Andy Kozar was the Vol we all aspire to become
[After Andy Kozar’s death on April 28, a team of his close colleagues offered to write an appreciation of this truly exceptional Volunteer, and since we couldn’t hope to do better, here it is.]
Many of you may know Andy Kozar as an outstanding football player on General Robert Neyland’s 1951 National Championship team; we were fortunate to know him as a friend, scholar, colleague, and department head.
Our association with Andy dates back to 1965 when he was a well-respected and popular member of the faculty at the University of Michigan, where he had earned master’s and doctoral degrees. His leadership abilities were already evident, and he was on track to eventually head his department.
Despite a secure future in Ann Arbor, Andy returned to the University of Tennessee in 1966, bringing with him a vision of how a great university could have an impact on the welfare of a state and its citizens. Part of his vision included the development of a laboratory dedicated to the study of exercise and sport, with a focus on the role of physical activity in the prevention and treatment of chronic diseases, such as cardiovascular disease.
Andy hired one of us (HGW) in 1968 to design a state-of-the-art exercise physiology laboratory to move his vision forward; the other (ETH) joined the faculty in 1970. In 1972 Andy hired Henry J. Montoye, Ph.D., an internationally known scholar in physical activity and health, to complete the critical mass needed to bring the vision to reality.
The laboratory was one of the best in the country and unique, at that time, in the Southeastern Conference. It became a model for many schools to follow. Over the years it achieved national and international recognition and produced a significant number of scholars, teachers, and administrators. The laboratory, with an even sharper focus on research on physical activity and health, continues to be one of the most productive, even after 40-plus years of operation—a true testament to his vision.
Andy believed in service to the profession and community, and he led by example. He was a leading force, in collaboration with Henry Montoye, in the establishment of the Southeast Chapter of the American College of Sports Medicine, which Andy served as its first president. Since that time, two exercise science faculty members and six former doctoral students from the laboratory have also served as president of that organization.
Andy left the department in the mid-’70s to serve as the executive assistant to the president of the University of Tennessee. When he returned to the department in the mid-’80s with the title of University Professor, he rejoined the faculty and continued to make his contributions, but this time by focusing on undergraduates. He was our program’s first contact with potential majors in the “Introduction to Exercise Science” class that he developed, and there could not have been a better one. Andy also focused his attention on creating development initiatives for the exercise science program to support graduate students’ research and outreach activities. He was able to attract generous benefactors who were interested in supporting research dealing with physical activity and health. These gifts will continue to support graduate student research and scholarship long into the future.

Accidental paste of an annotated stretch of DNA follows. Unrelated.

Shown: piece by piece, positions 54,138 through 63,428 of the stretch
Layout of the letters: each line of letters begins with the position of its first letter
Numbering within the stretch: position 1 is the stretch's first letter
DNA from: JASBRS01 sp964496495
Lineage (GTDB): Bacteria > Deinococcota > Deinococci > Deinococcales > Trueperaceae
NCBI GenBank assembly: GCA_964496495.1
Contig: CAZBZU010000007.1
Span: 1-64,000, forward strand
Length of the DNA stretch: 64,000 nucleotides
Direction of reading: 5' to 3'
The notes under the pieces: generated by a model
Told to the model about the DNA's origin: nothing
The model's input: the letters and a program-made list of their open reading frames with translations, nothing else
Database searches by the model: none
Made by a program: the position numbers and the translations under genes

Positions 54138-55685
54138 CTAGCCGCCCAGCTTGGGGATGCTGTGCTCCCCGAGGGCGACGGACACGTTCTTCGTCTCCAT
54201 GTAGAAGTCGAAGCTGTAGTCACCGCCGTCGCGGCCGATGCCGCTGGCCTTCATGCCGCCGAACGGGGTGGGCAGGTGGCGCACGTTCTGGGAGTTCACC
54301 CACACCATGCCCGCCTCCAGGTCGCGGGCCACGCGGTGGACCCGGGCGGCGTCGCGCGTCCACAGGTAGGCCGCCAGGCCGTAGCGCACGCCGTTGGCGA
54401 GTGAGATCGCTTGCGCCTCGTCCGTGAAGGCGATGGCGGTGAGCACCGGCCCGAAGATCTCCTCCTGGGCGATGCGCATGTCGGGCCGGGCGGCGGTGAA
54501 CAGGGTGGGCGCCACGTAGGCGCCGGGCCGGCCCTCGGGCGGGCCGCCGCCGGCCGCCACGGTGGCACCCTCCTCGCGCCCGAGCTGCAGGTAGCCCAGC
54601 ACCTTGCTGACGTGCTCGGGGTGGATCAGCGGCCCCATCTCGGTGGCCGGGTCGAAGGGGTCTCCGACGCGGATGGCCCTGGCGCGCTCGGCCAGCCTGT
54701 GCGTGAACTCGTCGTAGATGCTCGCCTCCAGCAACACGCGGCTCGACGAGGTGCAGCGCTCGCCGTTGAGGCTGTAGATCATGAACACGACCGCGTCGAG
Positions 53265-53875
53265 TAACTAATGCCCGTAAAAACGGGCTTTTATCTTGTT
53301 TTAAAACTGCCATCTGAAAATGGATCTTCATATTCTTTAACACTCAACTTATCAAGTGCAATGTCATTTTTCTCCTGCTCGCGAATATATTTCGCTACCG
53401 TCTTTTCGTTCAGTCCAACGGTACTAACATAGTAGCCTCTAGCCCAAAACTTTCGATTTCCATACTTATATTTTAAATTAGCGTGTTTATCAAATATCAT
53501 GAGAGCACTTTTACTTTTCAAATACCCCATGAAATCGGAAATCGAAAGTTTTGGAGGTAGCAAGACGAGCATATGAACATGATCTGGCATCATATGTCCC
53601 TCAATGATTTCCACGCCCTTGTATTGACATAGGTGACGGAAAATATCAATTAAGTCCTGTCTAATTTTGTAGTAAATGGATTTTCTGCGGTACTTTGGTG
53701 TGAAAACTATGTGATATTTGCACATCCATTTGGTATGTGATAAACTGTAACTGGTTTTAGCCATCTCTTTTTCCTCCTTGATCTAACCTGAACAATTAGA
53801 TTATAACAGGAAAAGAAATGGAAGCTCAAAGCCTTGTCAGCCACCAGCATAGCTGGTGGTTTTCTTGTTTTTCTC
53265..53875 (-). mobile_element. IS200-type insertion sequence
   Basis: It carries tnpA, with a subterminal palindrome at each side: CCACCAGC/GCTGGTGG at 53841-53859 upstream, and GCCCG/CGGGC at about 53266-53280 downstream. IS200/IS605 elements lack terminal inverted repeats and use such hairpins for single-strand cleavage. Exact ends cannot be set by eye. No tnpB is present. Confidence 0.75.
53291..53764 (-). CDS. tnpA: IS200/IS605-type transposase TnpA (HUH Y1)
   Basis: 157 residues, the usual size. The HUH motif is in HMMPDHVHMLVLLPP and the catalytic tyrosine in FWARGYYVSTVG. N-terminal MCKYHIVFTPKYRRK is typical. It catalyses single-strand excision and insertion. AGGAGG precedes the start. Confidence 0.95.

Central to all of this was Andy’s commitment to academic excellence and his insistence on high standards. His method was to hire good people, give them support, and let them work. He was content to stay in the background, with little concern about who received the credit. However, one of his former students, Davy Bledsoe, created the Andy Kozar Graduate Research Endowment Fund to recognize the impact Andy had had on his life. Each year Kozar scholarships are given to outstanding doctoral students who have demonstrated excellence through their research presentations and publications.
Although Andy’s early research addressed issues related to youth and adult fitness, most of his later scholarship focused on sport art and led to several outstanding accomplishments. A good bit of his life was spent studying Dr. R. Tait McKenzie, a physical educator and physician who was an accomplished sculptor of athletes. Andy’s book The Sport Sculpture of R. Tait McKenzie provides a detailed biography of this artist’s life, with wonderful photos of his work.
Andy went one step further when he brought the Joseph B. Wolffe Collection of R. Tait McKenzie Sculpture of Athletes to the University of Tennessee campus. We encourage everyone to stop by Thornton Student Life Center to view this collection when you are on campus. In 2002 Andy was able to combine his great love of both UT football and his coach in his book Football as a War Game, using General Neyland’s personal notebooks. The book provides unique insights into the life and times of General Neyland and Tennessee football.
Through all of the years we knew Andy, his love for his wife, Marian, and his children, Mary Anne, Amy, and A. J., was topmost in his life. A close second was his love for the University of Tennessee, to which he literally gave his life’s energy. We were recipients of that special energy and we will miss his quick smile, warm greeting, and positive outlook on life.
—Hugh G. Welch, Ph.D., Professor emeritus
—Edward T. Howley, Ph.D., Professor emeritus
Pictured at top, from left to right: Henry Montoye, Ed Howley, Andy Kozar, and Hugh Welch